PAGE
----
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Abstract: Case Reports |

Legionella Micdadei Presenting As Severe Secretory Diarrhea and Solitary Pulmonary Mass FREE TO VIEW

Boris I. Medarov, MD; Anita Siddiqui, MD; Tahir Mughal, MD; Leonard J. Rossoff, MD; Mark Moshiyakhov, MD
Author and Funding Information

Long Island Jewish Medical Center, Bayside, NY


Chest


Chest. 2003;124(4_MeetingAbstracts):312S. doi:10.1378/chest.124.4_MeetingAbstracts.312S
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INTRODUCTION:  60% of non-pneumophila Legionella infections are caused by L. micdadei.CASE PRESENTATIONS: A 45-year-old obese male presented with cough, dyspnea and high fever. Examination showed bilateral rhonchi. Arterial blood gas revealed hypoxemia and respiratory acidosis requiring mechanical ventilation. Presumptive diagnoses of bronchitis and obesity-hypoventilation syndrome were made. Azithromycin and ceftriaxone were started. He developed profound, watery, nonbloody diarrhea of up to 8 liters/day. Metronidazole was added to his regimen. Blood, sputum, urine and stool cultures were unrevealing. Clostridium difficile A toxin assay was repeatedly negative. A CT abdomen was unremarkable. A CT chest demonstrated a 3.2 cm mass in the left lower lobe, hilar lymphadenopathy and pleural effusions (Fig. 1).Sputum direct fluorescent antibody assay was positive for Legionella micdadei. Rifampin was added and subsequently multiple sputum cultures grew L. micdadei.. No stool leukocytes, ova or parasites were identified and the osmotic gap showed secretory diarrhea. Colonoscopy was unremarkable. The patient became afebrile after several days and his diarrhea stopped. Follow-up CT four weeks later showed resolution of the lung mass and lymphadenopathy (Fig. 2).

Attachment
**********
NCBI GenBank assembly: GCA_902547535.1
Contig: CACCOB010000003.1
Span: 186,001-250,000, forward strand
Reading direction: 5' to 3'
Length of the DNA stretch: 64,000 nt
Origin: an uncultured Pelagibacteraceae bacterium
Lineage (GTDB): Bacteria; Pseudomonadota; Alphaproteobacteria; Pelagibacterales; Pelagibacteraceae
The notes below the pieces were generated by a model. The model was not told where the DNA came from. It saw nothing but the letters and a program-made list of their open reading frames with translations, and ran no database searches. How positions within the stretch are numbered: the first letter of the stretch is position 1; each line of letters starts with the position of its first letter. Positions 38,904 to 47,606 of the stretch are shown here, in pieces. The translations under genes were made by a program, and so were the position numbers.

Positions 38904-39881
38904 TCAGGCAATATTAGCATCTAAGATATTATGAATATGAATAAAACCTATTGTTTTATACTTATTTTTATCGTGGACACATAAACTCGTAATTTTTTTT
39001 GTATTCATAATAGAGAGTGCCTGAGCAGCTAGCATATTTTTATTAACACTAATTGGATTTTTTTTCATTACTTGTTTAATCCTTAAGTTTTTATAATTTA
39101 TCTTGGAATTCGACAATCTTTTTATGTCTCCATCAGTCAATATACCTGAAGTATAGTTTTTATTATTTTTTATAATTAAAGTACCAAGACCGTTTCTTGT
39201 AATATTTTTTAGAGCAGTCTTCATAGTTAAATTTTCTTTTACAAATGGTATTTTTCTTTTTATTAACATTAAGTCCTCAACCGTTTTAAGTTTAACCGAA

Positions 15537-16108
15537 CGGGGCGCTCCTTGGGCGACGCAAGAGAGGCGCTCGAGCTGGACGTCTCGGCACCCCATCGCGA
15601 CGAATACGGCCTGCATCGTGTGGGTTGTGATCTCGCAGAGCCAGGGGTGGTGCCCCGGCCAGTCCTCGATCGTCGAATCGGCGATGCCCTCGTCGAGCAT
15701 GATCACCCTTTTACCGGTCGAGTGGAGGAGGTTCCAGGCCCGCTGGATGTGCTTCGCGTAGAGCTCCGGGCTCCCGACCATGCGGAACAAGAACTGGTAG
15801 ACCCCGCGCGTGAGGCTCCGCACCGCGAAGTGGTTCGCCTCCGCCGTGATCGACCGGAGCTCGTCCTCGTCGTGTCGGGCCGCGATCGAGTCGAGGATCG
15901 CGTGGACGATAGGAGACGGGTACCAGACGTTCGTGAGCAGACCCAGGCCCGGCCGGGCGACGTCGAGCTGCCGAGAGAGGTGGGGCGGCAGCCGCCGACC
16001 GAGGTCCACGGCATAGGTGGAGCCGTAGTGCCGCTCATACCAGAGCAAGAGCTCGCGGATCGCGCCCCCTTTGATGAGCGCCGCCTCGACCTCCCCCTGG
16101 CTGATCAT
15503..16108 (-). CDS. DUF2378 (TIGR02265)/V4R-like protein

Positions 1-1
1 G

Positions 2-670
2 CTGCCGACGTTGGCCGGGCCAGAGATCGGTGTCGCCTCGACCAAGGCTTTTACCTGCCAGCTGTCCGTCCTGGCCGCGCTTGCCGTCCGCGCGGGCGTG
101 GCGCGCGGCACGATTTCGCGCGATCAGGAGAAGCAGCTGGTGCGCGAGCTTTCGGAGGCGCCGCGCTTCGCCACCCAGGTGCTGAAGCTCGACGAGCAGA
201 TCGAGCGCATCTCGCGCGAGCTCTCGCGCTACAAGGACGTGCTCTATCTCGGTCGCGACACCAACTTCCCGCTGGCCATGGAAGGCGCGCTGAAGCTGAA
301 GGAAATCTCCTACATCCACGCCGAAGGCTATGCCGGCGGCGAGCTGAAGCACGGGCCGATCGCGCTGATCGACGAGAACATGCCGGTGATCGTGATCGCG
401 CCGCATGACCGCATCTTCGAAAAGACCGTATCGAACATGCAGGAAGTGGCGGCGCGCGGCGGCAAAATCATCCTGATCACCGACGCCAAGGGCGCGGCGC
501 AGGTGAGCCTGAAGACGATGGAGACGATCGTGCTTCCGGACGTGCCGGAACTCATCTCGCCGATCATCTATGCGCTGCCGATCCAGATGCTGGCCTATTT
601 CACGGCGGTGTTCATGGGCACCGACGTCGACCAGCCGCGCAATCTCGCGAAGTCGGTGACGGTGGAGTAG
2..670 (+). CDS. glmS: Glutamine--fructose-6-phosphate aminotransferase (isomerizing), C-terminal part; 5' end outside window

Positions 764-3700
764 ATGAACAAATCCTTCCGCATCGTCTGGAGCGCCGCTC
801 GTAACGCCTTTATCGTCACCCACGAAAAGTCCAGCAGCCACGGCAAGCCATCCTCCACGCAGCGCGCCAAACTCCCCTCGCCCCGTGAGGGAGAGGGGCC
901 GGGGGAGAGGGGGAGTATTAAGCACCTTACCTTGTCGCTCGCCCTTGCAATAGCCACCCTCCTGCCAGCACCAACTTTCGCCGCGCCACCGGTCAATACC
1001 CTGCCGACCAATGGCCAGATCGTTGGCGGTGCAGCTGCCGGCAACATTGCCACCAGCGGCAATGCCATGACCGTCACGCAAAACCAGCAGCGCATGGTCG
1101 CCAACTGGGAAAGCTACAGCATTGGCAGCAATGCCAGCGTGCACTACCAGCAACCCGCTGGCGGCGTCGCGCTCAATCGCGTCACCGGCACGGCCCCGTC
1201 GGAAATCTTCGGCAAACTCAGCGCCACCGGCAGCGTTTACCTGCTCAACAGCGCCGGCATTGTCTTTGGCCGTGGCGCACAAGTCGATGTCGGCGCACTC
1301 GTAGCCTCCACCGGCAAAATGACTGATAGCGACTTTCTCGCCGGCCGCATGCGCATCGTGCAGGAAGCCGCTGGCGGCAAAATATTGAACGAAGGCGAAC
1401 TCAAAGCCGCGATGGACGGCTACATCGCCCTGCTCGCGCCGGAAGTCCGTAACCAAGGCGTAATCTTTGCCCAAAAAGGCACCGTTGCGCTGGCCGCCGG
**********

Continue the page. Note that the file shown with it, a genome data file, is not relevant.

DISCUSSIONS:  Expanding, occasionally cavitating, pulmonary nodules have been a dramatic finding in some patients infected by L. micdadei1. Our patient’s pulmonary mass resolved completely after appropriate treatment for L. micdadei.While diarrhea is common in Legionella infections, profuse diarrhea seems to be extremely rare. We could only find one documented case of L. micdadei pneumonia causing massive diarrhea2. The etiology appears to be secretory.CONCLUSIONS: Legionellosis may manifest in many ways presenting a diagnostic challenge. Timely diagnosis and treatment require a high degree of clinical suspicion. The recognition of uncommon presentations with profound diarrhea and/or new onset solitary pulmonary nodule may aid in an earlier suspicion and diagnosis of Legionella infection.

DISCLOSURE:  B.I. Medarov, None.

Wednesday, October 29, 2003

2:00 PM - 3:30 PM

References

Ellis AR, Mayers DL, et al. Rapid expanding pulmonary nodule caused by Pittsburgh pneumonia agent.JAMA.1981;245:1558–1559. [CrossRef]
 
Foltzer MA, Reese RE., Massive diarrhea in Legionella micdadei pneumonitis.J Clin Gastroenterol7(6)1985Dec525–527
 

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References

Ellis AR, Mayers DL, et al. Rapid expanding pulmonary nodule caused by Pittsburgh pneumonia agent.JAMA.1981;245:1558–1559. [CrossRef]
 
Foltzer MA, Reese RE., Massive diarrhea in Legionella micdadei pneumonitis.J Clin Gastroenterol7(6)1985Dec525–527
 
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